I was trolling through Greenman Tim’s Cabinet of Curiosities [which I’ll write about at a later date–for now suffice it to say, a day without Walking the Berkshires is no day at all] when I came across this curiosity:
It’s the inscription on a headstone that’s been “riding around” in the back of a pickup truck of Tim’s aunt’s handyman in Maryland. Tim reported that Aunt Peggy says:
In John’s opinion this was the stone of a black man, hence the Depot Brigade, as African Americans were not allowed into the regular army in the first world war. It is in good condition, and shows no sign of being hit by tractor or plow, as can happen around the Eastern Shore of Maryland.
I told Tim [in his comments] that it’s not the gravestone of a black man. How do I know? Well, the 152d Depot Brigade was stationed initially at Camp Upton, Yaphank, Long Island, New York, as part of the 77th Infantry Division. Like all Army units in WWI, the 152d was segregated and there were no black soldiers in it.
The early history of Camp Upton is told in a 1918 pamphlet by Roger Batchelder. He says that the 77th Division was known as the “Metropolitan Division” because “every man in the division was formerly a resident of Greater New York.” Batchelder notes that there were black soldiers at Camp Upton. But they were not in the 152d Depot Brigade. The black soldiers were in the 367th Infantry Regiment and the 351st Machine Gun Battalion. And these organizations, though barracked at Camp Upton, technically were not part of the 77th Division. Instead, they were part of the 92d Infantry Division (Colored), the so-called “Buffalo Soldiers” Division.
So how to find this Clarence Thomas? Notice first the style of the inscription on the headstone. This is basically the style of inscriptions on headstones provided by the Department of Veterans Affairs. See examples here. Given that, we should take a look at the VA’s Nationwide Gravesite Locator. This database includes veterans buried not only at National Cemeteries, but at private ones as well. [It’s worth noting here that there are no National Cemeteries in Delaware; there are three in Maryland, one in Annapolis and two in Baltimore]. Of the 110 “Clarence Thomas” names in the VA database, none fit our dates of birth or death, although there is a Pvt Clarence L. Thomas, buried in New Jersey (DOB: 1/24/1890; DOD: 3/7/1952), who comes close. While the disparate birthdates may be of no significance, let us assume that a four year discrepancy in a death date isn’t close enough even for government work. Nonetheless, let’s keep this one in mind while we move on.
The next simplest search may be the Social Security Death Index. We should try several versions of the SSDI. I like the ones at Rootsweb and GenealogyBank best. In using the SSDI for this case, I would narrow the search to those named Clarence Thomas who died in 1956. I would consider a 20th century death date more reliable than a 19th century birthdate. I might also check a couple of years before 1956. Having done the SSDI, we don’t find any Clarence Thomas that comes close to our date parameters. (Why might that be? The data in the SSDI comes from the Social Security Administration’s Death Master File. The majority of deaths listed there are from 1962 or later. Our subject died in 1956. Second, not every person is in the Social Security system. This depends on the type of employment and pension arrangements a person has.)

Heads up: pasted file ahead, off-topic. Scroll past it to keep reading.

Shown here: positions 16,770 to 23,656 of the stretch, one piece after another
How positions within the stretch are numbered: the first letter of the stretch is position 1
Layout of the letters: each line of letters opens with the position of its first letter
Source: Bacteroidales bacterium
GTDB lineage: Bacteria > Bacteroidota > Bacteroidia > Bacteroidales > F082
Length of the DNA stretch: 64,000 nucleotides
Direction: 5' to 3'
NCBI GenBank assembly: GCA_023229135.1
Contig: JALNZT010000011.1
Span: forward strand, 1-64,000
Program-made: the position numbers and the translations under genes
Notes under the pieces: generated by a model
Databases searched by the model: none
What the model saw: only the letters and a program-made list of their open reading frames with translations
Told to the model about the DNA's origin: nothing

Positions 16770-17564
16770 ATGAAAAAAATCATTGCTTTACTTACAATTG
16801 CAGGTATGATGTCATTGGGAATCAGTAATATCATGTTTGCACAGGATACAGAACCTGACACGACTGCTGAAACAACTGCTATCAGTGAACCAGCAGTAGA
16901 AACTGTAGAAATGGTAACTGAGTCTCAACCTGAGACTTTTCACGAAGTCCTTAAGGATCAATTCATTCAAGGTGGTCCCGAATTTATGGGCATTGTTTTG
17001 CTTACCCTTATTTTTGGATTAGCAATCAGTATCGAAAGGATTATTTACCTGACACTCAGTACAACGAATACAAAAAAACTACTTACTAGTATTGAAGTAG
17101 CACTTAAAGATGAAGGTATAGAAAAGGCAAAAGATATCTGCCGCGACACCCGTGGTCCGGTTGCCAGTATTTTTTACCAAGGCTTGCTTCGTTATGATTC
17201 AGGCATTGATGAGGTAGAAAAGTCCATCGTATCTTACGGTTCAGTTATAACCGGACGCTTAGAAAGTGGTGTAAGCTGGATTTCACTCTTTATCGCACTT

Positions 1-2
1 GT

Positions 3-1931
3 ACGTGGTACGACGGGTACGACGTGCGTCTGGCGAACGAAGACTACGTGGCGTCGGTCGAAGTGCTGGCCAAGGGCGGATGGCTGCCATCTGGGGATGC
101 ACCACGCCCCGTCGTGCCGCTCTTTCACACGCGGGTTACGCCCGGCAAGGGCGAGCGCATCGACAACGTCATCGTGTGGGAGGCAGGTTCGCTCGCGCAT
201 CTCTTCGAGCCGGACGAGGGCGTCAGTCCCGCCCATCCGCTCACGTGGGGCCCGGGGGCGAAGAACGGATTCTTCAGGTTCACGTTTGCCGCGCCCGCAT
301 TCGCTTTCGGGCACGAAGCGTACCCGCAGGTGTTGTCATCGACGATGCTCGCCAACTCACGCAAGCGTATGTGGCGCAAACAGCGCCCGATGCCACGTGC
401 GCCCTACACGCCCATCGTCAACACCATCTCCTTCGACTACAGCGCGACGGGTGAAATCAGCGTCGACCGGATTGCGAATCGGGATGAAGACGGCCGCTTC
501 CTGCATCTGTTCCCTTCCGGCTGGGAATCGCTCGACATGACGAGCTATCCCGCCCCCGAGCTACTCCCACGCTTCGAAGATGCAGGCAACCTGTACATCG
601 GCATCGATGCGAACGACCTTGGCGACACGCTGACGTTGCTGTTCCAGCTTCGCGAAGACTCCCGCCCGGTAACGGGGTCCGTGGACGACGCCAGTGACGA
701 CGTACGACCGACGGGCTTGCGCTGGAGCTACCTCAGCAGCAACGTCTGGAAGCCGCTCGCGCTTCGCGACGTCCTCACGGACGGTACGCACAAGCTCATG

The next tool I would use is Find-A-Grave. This site has 19 million user-contributed gravesites, and it’s easy to use. I’d follow the same procedures concerning dates as we did with the SSDI. There are a total of 168 individuals with the name “Clarence Thomas” in the Find-a-Grave database. Unfortunately, none of them appear to match our Clarence Thomas by dates or locations.
The tools we’ve used thus far are the “quick solution” tools. They’ve not given us an answer.
Before we move on to the more complicated tools, let’s consider all that we know, including the following:
- The headstone apparently was found in the area of Maryland known as the Eastern Shore.
- The person in possession of the headstone believes it may memorialize a black man.
- The deceased was in a military unit that was almost certainly segregated, limited to white soldiers.
- A chronicler of the military installation where the unit was stationed says that “every man in the division was formerly a resident of Greater New York.”
- The headstone indicates that the deceased either was born in, or entered military service from, Delaware.
With those things in mind, we’ll move on to the more sophisticated analysis next.
COMING: Detective Work II: Newspapers, The Census, and Other Tools
November 27, 2007 Tuesday at 10:30 pm